I’ll be watching this weekend to see whether an event hosted by the Men’s Educational Support Association gets harassed by protestors opposed to the men’s rights movement.
Cassie Jaye, documentary filmmaker for the supposedly controversial movie “The Red Pill,” and Dr. Warren Farrell, author of The Boy Crisis, are teaming up for a full day seminar at the University of Calgary Downtown Campus to discuss important issues facing men and boys.
Jaye – a lifelong registered Democrat – was shocked to see a recent column in GQ UK magazine that denounced her “frequently banned film” as part of the extreme cultural right, alongside Milo Yiannopoulos, Richard Spencer and Breitbart magazine.
Why, oh why don’t people watch the film before spouting such nonsense?
LISTEN: Danielle Smith speaks with Cassie Jaye about her film “The Red Pill.”
In fact, Jaye explores much of the same ground in her film as Dr. Farrell explores in his book: asking questions about why boys have higher rates of school dropout, lower rates of university education, higher incidences of drug and alcohol addiction, homelessness and suicide.
These are questions worth asking and policymakers should be giving serious attention to finding solutions.
Take the issue of alcoholism. I came across this interesting chart on ZeroHedge.com under the heading “Visualizing the Other Gender Gap No One is Talking About.” It shows the number of alcohol-related deaths in different countries broken down by gender. The gap is shocking. In China, there are 650,000 men who die from alcohol-related causes each year compared to 59,000 women – an 11 fold difference. Closer to home, in the United States, 71,000 men die from alcohol compared to 19,000 women.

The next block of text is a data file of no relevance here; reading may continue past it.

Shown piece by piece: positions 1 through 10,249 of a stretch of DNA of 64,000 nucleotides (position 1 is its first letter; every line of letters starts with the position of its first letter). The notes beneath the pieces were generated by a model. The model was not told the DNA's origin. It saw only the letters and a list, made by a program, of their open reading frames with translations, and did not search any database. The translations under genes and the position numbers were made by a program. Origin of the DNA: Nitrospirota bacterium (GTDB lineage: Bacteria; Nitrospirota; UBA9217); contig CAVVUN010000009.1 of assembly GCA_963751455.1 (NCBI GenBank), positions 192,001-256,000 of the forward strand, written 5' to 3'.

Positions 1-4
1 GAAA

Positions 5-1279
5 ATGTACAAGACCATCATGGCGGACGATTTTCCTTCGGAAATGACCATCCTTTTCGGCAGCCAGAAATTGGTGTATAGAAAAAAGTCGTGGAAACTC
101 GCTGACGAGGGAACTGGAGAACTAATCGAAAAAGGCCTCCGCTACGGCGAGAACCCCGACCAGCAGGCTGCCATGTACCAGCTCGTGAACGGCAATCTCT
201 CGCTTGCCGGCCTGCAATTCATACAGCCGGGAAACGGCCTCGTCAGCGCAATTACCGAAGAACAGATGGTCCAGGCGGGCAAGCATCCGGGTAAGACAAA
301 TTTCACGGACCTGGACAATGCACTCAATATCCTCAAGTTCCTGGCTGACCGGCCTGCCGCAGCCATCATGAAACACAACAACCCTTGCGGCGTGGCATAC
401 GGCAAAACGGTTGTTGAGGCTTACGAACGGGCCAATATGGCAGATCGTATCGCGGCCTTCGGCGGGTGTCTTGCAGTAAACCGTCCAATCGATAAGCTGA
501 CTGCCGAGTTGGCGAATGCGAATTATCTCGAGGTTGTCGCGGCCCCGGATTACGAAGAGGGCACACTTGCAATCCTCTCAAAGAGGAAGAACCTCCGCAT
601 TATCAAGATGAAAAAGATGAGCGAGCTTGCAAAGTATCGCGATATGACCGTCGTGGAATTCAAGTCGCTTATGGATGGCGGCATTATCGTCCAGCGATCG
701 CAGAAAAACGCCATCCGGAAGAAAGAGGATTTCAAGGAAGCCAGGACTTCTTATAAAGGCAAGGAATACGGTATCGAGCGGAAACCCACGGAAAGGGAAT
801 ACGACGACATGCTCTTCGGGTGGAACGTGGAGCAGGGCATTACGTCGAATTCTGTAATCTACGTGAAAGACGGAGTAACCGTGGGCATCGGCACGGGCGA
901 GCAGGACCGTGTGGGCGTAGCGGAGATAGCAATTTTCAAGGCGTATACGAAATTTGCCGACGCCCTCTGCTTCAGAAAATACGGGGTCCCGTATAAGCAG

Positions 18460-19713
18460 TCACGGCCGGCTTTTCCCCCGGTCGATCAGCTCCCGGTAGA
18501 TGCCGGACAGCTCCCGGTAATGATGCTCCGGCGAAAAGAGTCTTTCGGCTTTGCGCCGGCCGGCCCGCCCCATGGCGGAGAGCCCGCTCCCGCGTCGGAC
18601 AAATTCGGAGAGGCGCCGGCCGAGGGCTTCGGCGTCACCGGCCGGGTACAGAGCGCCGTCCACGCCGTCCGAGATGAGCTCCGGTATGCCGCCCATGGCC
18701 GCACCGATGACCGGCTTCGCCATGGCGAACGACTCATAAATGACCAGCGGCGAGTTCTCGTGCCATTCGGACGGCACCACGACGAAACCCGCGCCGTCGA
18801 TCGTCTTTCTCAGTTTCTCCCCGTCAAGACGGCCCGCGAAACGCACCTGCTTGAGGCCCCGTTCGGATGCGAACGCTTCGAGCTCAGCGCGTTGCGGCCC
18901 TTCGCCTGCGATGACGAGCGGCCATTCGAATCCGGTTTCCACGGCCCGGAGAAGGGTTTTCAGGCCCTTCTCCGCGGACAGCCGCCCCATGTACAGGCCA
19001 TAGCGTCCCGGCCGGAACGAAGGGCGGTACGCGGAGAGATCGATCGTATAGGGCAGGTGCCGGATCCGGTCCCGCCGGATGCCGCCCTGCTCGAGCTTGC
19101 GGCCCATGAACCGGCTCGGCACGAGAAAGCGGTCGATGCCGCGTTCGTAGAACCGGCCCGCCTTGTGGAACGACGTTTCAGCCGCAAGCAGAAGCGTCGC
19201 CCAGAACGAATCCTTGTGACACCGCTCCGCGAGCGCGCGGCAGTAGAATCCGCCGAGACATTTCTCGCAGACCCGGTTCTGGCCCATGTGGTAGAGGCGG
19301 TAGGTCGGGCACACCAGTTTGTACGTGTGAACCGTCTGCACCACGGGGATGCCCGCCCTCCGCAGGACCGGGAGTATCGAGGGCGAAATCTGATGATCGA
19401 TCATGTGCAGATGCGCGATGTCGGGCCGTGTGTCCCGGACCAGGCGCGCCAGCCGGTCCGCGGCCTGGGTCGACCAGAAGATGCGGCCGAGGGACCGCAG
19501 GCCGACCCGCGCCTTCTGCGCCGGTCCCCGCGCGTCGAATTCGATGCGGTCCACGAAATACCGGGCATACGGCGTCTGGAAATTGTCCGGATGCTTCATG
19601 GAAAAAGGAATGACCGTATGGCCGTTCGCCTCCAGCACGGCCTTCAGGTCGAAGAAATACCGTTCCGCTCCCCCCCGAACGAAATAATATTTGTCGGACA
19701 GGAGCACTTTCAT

LISTEN: Danielle Smith with Dr. Warren Farrell on his book “The Boy Crisis in Canada.”
The chart didn’t show any information for Canada, so I looked up a recent report done by the Canadian Institute for Health Information to see what our data looks like. CIHI’s press release doesn’t talk about this crisis for men, in fact, it highlighted the fact that in one cohort – the 10-19 age group – there were more girls hospitalized than boys, and that the death rate for women overall rose 26 percent compared to 2001.
Is Canada bucking the trend? Is alcohol abuse really a bigger issue for women than men?
You have to go deep into the report before you find this graph showing the incidence of hospitalization due to alcohol is dramatically higher for men in nearly every age group. In my business, that’s called burying your lead.
By all means, let’s point out that young girls are developing a worrying relationship with alcohol. But let’s also point out that alcohol abuse is an even more serious problem for men.
If we aren’t prepared to acknowledge that men have a disproportionately large problem with alcohol abuse, we are never going to ask the harder questions about why, and the even harder questions about what we can do about it.
Cassie Jaye and Dr. Warren Farrell challenge us to start asking these questions. We should.
Danielle Smith can be reached at firstname.lastname@example.org
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